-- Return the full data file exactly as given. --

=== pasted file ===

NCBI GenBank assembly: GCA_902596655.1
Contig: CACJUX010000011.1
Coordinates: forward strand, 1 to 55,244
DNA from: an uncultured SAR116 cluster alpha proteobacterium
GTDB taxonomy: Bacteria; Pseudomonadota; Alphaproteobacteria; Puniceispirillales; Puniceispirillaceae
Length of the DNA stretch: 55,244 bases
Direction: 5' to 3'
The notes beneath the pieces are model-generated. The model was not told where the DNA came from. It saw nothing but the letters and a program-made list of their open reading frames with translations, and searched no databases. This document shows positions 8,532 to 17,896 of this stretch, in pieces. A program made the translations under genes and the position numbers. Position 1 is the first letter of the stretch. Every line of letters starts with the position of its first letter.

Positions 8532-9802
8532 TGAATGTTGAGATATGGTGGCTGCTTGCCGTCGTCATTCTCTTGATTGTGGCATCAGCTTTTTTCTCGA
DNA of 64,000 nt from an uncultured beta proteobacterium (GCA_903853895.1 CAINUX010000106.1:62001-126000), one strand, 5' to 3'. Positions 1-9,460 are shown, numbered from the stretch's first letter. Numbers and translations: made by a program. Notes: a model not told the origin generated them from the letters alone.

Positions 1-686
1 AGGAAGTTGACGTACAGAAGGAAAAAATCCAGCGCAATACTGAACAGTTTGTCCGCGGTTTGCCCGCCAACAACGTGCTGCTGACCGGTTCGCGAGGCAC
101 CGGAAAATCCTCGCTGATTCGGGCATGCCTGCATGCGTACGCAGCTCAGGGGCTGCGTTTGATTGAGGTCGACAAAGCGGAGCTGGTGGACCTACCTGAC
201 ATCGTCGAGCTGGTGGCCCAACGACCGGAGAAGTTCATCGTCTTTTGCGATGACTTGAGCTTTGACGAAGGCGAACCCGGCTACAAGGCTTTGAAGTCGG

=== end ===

NCBI GenBank assembly: GCA_902596655.1
Contig: CACJUX010000011.1
Coordinates: forward strand, 1 to 55,244
DNA from: an uncultured SAR116 cluster alpha proteobacterium
GTDB taxonomy: Bacteria; Pseudomonadota; Alphaproteobacteria; Puniceispirillales; Puniceispirillaceae
Length of the DNA stretch: 55,244 bases
Direction: 5' to 3'
The notes beneath the pieces are model-generated. The model was not told where the DNA came from. It saw nothing but the letters and a program-made list of their open reading frames with translations, and searched no databases. This document shows positions 8,532 to 17,896 of this stretch, in pieces. A program made the translations under genes and the position numbers. Position 1 is the first letter of the stretch. Every line of letters starts with the position of its first letter.

Positions 8532-9802
8532 TGAATGTTGAGATATGGTGGCTGCTTGCCGTCGTCATTCTCTTGATTGTGGCATCAGCTTTTTTCTCGA
DNA of 64,000 nt from an uncultured beta proteobacterium (GCA_903853895.1 CAINUX010000106.1:62001-126000), one strand, 5' to 3'. Positions 1-9,460 are shown, numbered from the stretch's first letter. Numbers and translations: made by a program. Notes: a model not told the origin generated them from the letters alone.

Positions 1-686
1 AGGAAGTTGACGTACAGAAGGAAAAAATCCAGCGCAATACTGAACAGTTTGTCCGCGGTTTGCCCGCCAACAACGTGCTGCTGACCGGTTCGCGAGGCAC
101 CGGAAAATCCTCGCTGATTCGGGCATGCCTGCATGCGTACGCAGCTCAGGGGCTGCGTTTGATTGAGGTCGACAAAGCGGAGCTGGTGGACCTACCTGAC
201 ATCGTCGAGCTGGTGGCCCAACGACCGGAGAAGTTCATCGTCTTTTGCGATGACTTGAGCTTTGACGAAGGCGAACCCGGCTACAAGGCTTTGAAGTCGG